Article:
The Scene: Far Too Freaky Beach

I do most of my exploration on my own.  My time with my camera is almost always in solitude.  And I have been to some very empty corners of the earth.  By far my favorite place has been New Zealand because of the landscape’s diversity, compact area, beautiful wilderness, and lack of crowds.  One amazing location that is more out-of-the-way than most of New Zealand is Wharariki Beach.  This is a Maori word where “Wh” is pronounced like “F” and “R” is a “rolled R” closer to a “D” and there is no special emphasis on any one syllable.    Some of the locals of Golden Bay  use the homonym “far to freaky” beach.

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It’s a long drive to the northwestern tip of the South Island.  The stations (farms) out here are expansive; the coastline rugged, the wind wild. I walked down the beach in the late afternoon. The beach is home to monoliths, arches, and tunnels carved in the soft rock.  My ambition was high.  I walked all the way to the south end of the beach, but it wasn’t enough.  I started into the dunes and the tightly knitted mat of plants that had suddenly become much taller than they first appeared.  The going was tough.  I was hoping to summit a prominent rock formation for a view down onto the beach.  The sun started to set, I realized that scaling this crumbling, sandy rock tower was not a good strategy.  I headed back to the beach.

Something had changed on the beach:  There was less of it.  The hundred feet of flat sand that had been between me and the Tasman Sea was now covered in rushing water. I was wading through a foot of water to get around some of the rocks.  Turning the corner I faced a narrow gap between two of the great monoliths of this freaky beach.  I had walked through this passage, gazing in wonder, just an hour before.  Now it was a gauntlet of ripping water.  Just over my knees in depth, the retreating waves exerted an awful force.  It was dizzying, dark, and I had all my camera gear high on my back.  The lighting was gorgeous, but the feeling of peril was a greater motivator.  I made it through the gap up onto the dry beach, quickly turning to snap a few images of the experience.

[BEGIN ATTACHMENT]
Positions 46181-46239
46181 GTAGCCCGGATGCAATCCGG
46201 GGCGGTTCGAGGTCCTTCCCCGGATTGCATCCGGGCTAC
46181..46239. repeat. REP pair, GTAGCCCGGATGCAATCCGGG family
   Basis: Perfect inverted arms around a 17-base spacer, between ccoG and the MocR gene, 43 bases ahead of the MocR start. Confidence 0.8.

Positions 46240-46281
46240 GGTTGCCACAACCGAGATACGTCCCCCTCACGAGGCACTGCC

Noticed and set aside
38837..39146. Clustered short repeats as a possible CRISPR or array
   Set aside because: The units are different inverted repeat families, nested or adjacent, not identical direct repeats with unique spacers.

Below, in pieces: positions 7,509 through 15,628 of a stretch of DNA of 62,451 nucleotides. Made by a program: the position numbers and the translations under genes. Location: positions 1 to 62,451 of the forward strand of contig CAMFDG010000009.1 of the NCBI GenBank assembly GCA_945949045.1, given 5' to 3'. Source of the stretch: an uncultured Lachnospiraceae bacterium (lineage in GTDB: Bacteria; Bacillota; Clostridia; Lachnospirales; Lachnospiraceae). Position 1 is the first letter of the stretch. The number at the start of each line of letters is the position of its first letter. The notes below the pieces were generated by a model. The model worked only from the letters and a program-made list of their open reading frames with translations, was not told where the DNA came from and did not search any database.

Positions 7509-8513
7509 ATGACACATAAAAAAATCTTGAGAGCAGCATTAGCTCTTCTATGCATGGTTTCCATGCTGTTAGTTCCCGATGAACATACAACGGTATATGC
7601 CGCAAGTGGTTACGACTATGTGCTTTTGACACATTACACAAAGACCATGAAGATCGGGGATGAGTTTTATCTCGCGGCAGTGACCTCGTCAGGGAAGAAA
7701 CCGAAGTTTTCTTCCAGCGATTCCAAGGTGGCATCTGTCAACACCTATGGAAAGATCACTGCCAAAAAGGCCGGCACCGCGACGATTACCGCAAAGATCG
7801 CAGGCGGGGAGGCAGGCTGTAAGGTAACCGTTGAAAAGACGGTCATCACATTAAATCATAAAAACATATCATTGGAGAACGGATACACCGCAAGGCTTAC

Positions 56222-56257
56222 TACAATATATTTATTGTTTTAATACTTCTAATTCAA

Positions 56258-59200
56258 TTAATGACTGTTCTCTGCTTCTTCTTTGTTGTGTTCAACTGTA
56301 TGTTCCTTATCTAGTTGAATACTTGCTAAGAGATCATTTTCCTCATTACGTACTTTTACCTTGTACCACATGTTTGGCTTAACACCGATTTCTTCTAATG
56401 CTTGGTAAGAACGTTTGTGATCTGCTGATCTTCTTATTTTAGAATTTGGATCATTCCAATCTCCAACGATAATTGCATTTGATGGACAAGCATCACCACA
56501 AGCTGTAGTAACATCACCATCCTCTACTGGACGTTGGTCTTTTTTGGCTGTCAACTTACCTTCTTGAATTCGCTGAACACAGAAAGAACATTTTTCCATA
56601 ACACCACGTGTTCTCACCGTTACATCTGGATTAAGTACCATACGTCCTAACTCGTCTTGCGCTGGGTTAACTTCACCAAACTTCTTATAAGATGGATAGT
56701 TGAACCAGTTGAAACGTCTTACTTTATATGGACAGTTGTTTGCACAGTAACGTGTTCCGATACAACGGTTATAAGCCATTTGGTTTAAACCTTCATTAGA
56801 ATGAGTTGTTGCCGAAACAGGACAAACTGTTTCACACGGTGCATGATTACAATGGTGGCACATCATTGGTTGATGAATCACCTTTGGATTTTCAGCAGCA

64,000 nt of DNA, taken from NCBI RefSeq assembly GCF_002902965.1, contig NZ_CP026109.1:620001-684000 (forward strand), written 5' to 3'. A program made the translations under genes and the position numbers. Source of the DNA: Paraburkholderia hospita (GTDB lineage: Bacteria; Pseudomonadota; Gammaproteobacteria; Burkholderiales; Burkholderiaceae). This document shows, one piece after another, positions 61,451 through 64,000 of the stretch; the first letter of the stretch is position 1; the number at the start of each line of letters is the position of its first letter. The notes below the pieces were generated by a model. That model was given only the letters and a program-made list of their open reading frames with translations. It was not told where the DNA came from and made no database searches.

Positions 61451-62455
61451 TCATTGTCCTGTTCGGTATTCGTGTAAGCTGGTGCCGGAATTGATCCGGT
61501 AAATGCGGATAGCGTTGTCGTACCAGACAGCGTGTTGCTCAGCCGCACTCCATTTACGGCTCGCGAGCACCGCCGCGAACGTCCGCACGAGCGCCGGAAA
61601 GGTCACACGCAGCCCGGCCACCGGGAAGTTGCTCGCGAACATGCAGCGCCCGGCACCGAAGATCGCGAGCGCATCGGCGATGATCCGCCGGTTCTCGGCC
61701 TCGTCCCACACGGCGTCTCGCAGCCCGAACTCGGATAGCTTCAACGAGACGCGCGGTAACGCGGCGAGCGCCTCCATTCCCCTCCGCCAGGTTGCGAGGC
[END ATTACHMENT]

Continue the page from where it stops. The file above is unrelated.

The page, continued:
Wharariki Beach at sunset.

Remember the tides, time of day, and to pack a headlamp.

Soon I reached another impasse that I was not willing to attempting.  Luckily there was another path that lead back to the parking lot.  I entered the dense canopy near the beach.  It was dark.  I had no light with me. I soon emerged to open pasture.  The light was fading fast and I could not see the path I was meant to follow.  Now you must understand that one of the great hindrances of New Zealand’s pastoral landscape are the fences.  And this ‘open’ pasture that I found myself crossing, in the dark, was surrounded by barbed wire.  Somewhere along the fence line was a set of stiles (stairs for people to hop over the fence which animals can’t climb) but I could not see them in the gloom.

Needless to say that I survived unscathed, made it back to the car, slept there in front of the ‘No Overnight Parking’ sign, and continued with my solo adventures with a bit more preparedness.  Having a headlamp in your bag could be a lifesaver in many wilderness circumstances.


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